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The Case For Gritty, Growing Students

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Jesse Rania
Professor Forbes
English 101
7/21/2015
The Case for Gritty, Growing Students
The questions of learning and intelligence have long been debated since education has ever existed. That learning leads directly to intelligence is an assumption which has not been subject to adequate scrutiny. Typically, a fixed mindset believes that an "intelligent" student is one who invests less of almost about everything to not only succeed but also to achieve outstanding results. That is, by studying less an intelligent student is expected to know about study subjects enough, which requires the least effort possible of him or her. Talent, moreover, has long been praised as an exceptional gift which one is helpless to develop, let alone initiate. The ideas about learning, intelligence and talent are challenged by prominent psychologists and education scholars Angela Lee Duckworth, Assistant Professor of Psychology at University of Pennsylvania and Carol S. Dweck, Lewis and Virginia Eaton Professor of Psychology at Stanford University.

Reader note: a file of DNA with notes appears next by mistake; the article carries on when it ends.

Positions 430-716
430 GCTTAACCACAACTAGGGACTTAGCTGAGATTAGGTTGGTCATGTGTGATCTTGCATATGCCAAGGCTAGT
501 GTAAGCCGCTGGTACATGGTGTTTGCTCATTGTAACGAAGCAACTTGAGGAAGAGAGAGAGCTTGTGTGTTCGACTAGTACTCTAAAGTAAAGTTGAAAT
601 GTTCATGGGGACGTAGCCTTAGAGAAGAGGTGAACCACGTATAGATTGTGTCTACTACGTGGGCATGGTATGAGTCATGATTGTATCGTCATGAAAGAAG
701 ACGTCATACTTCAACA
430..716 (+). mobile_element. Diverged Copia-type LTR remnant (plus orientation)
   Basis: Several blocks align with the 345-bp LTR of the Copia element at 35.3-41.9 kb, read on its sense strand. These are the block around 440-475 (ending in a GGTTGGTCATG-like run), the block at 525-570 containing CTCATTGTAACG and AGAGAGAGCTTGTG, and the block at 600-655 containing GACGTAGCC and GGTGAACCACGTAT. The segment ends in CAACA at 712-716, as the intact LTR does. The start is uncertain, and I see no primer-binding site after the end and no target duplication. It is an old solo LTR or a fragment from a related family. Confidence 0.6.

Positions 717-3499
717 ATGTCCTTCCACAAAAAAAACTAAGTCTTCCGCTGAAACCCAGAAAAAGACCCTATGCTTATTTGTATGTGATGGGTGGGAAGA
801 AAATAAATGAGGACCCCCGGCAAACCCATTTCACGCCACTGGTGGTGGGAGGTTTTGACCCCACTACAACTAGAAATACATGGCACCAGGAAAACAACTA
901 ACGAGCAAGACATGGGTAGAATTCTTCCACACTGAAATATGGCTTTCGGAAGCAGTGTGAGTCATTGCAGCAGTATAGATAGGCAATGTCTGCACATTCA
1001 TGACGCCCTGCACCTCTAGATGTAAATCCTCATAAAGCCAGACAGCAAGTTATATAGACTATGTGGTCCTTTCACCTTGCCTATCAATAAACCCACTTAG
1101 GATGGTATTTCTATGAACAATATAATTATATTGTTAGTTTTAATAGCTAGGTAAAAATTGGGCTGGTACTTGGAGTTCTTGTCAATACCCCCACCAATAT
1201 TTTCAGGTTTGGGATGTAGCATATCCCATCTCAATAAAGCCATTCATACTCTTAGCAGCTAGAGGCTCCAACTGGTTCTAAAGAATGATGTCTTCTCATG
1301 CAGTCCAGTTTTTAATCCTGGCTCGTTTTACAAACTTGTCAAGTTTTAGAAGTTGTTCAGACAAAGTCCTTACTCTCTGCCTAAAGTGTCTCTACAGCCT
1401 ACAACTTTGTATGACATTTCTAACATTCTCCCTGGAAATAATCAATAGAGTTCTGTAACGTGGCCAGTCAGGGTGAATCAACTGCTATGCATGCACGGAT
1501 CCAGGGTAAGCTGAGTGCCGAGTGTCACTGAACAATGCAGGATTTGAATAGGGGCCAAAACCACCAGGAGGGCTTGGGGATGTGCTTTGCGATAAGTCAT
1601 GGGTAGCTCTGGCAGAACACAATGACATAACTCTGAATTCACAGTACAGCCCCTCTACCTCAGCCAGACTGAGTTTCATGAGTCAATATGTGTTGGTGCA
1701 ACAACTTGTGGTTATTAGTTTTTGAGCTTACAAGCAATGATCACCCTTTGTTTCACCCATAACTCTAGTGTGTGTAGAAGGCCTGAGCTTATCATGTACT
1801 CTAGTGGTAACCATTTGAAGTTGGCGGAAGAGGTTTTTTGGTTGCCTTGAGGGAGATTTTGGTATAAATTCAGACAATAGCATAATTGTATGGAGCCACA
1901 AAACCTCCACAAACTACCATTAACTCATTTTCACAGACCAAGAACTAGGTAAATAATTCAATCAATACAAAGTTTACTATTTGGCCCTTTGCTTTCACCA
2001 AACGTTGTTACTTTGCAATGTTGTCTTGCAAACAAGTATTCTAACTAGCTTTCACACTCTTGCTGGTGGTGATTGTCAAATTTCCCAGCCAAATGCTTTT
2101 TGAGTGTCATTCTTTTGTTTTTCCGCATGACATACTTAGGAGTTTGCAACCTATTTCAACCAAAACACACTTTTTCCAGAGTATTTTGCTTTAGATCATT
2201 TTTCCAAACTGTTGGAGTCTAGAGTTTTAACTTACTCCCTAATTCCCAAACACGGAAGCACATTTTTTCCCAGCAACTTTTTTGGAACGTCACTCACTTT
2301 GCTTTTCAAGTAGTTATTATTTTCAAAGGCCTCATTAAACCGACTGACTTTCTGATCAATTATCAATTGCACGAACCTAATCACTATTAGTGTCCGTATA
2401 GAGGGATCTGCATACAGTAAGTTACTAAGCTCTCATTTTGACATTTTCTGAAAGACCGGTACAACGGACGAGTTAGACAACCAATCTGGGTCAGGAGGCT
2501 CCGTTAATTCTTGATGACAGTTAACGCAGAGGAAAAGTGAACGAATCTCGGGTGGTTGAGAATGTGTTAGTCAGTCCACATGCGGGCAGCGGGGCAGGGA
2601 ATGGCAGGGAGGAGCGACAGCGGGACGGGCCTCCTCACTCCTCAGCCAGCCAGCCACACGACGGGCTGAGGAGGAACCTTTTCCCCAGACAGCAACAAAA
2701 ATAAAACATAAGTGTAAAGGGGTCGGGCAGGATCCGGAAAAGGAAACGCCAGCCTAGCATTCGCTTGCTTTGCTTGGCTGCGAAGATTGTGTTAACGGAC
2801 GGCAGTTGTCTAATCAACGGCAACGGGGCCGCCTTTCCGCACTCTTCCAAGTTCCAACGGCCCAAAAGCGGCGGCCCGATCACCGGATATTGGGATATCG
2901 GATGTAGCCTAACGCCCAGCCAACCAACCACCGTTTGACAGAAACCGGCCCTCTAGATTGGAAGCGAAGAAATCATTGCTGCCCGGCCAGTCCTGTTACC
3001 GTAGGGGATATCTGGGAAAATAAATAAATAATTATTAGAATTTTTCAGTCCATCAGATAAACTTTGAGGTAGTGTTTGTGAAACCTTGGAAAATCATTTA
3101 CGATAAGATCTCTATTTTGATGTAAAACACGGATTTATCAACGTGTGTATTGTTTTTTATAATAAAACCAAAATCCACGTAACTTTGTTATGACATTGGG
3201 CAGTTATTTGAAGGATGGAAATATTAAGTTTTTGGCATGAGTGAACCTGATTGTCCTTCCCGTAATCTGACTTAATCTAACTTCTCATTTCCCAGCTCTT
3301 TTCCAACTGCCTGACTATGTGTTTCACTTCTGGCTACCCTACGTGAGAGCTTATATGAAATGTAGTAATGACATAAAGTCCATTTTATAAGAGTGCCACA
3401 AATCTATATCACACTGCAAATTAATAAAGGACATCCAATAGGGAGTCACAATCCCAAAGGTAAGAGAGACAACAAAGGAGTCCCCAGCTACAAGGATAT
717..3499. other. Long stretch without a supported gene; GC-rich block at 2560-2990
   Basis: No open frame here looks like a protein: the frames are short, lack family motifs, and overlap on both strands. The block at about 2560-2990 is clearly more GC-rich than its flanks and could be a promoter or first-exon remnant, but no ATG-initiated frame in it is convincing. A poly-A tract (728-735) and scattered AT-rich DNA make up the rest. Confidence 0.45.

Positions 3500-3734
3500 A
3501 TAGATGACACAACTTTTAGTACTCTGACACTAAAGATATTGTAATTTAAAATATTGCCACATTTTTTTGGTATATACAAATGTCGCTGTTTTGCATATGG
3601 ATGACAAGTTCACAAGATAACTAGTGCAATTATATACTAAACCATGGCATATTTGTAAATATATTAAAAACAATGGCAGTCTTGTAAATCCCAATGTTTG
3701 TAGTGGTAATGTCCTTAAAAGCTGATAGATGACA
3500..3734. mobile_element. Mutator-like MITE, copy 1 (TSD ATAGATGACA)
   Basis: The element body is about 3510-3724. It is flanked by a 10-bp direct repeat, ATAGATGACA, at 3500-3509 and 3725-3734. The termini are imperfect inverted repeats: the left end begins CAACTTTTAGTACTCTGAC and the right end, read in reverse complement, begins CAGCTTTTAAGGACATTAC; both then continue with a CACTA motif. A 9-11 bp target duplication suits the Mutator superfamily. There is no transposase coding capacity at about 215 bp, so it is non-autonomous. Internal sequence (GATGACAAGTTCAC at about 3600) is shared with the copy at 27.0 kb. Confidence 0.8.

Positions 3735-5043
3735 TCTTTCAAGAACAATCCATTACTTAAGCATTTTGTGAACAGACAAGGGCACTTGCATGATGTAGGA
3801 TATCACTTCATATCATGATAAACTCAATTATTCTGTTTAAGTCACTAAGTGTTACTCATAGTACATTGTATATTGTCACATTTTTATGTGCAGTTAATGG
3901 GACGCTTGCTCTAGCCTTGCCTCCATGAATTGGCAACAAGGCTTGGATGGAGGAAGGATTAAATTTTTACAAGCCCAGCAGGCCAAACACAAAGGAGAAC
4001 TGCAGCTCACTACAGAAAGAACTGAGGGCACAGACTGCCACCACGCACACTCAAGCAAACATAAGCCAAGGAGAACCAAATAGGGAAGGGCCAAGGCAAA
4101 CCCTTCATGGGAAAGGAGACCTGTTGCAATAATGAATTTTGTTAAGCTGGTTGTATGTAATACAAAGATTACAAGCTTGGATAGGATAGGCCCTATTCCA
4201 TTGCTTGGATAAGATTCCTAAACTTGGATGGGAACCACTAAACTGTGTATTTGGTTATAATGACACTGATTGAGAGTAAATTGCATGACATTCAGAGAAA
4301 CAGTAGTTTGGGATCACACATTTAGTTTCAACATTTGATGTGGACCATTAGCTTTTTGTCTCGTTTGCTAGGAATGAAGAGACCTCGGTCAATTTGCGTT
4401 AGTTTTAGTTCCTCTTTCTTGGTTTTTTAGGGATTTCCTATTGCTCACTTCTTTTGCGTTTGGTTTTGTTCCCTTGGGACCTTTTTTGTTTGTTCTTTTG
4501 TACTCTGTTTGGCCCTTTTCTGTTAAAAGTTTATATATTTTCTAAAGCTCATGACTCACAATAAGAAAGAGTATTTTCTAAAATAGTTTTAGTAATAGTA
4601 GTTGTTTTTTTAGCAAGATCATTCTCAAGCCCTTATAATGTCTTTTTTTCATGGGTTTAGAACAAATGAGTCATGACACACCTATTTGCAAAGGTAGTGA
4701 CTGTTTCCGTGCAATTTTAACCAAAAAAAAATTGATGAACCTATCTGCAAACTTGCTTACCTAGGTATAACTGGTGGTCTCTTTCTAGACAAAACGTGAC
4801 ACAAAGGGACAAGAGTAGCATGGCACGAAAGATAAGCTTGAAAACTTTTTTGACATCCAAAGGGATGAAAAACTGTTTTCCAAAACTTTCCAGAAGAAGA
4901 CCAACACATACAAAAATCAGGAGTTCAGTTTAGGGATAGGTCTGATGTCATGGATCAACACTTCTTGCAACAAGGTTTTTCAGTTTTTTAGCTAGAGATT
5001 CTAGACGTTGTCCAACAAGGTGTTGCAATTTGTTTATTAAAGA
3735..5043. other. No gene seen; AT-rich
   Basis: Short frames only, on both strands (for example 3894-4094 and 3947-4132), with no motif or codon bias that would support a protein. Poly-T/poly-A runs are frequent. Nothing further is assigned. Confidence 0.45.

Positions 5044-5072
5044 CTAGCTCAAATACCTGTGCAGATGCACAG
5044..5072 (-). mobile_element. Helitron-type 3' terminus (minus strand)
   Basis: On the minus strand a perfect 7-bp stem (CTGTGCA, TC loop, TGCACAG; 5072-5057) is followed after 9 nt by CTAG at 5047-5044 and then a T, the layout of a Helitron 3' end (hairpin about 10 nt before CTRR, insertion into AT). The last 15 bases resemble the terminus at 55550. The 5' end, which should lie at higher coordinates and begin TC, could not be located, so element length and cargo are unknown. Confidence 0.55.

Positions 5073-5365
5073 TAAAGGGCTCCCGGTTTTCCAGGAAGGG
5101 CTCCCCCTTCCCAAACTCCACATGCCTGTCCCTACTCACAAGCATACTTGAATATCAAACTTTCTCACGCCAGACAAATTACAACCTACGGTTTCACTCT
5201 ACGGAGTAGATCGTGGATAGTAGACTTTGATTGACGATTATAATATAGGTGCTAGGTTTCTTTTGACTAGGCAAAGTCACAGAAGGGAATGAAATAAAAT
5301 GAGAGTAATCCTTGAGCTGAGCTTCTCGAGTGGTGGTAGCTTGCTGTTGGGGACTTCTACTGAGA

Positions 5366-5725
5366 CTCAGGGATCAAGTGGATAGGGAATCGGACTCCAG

Both debunk popular myths about concepts of learning, intelligence and talent. Notably, both focus on effort and growth as critical components in learning and success not only at school but at life as well. More specifically, Duckworth emphasizes "grit" which according to her is, "Passion and perseverance for very long term goals." (and more, shortly) ("The key to success? Grit"). Meanwhile, Dweck compares growth and fixed mindsets by stating, "Those
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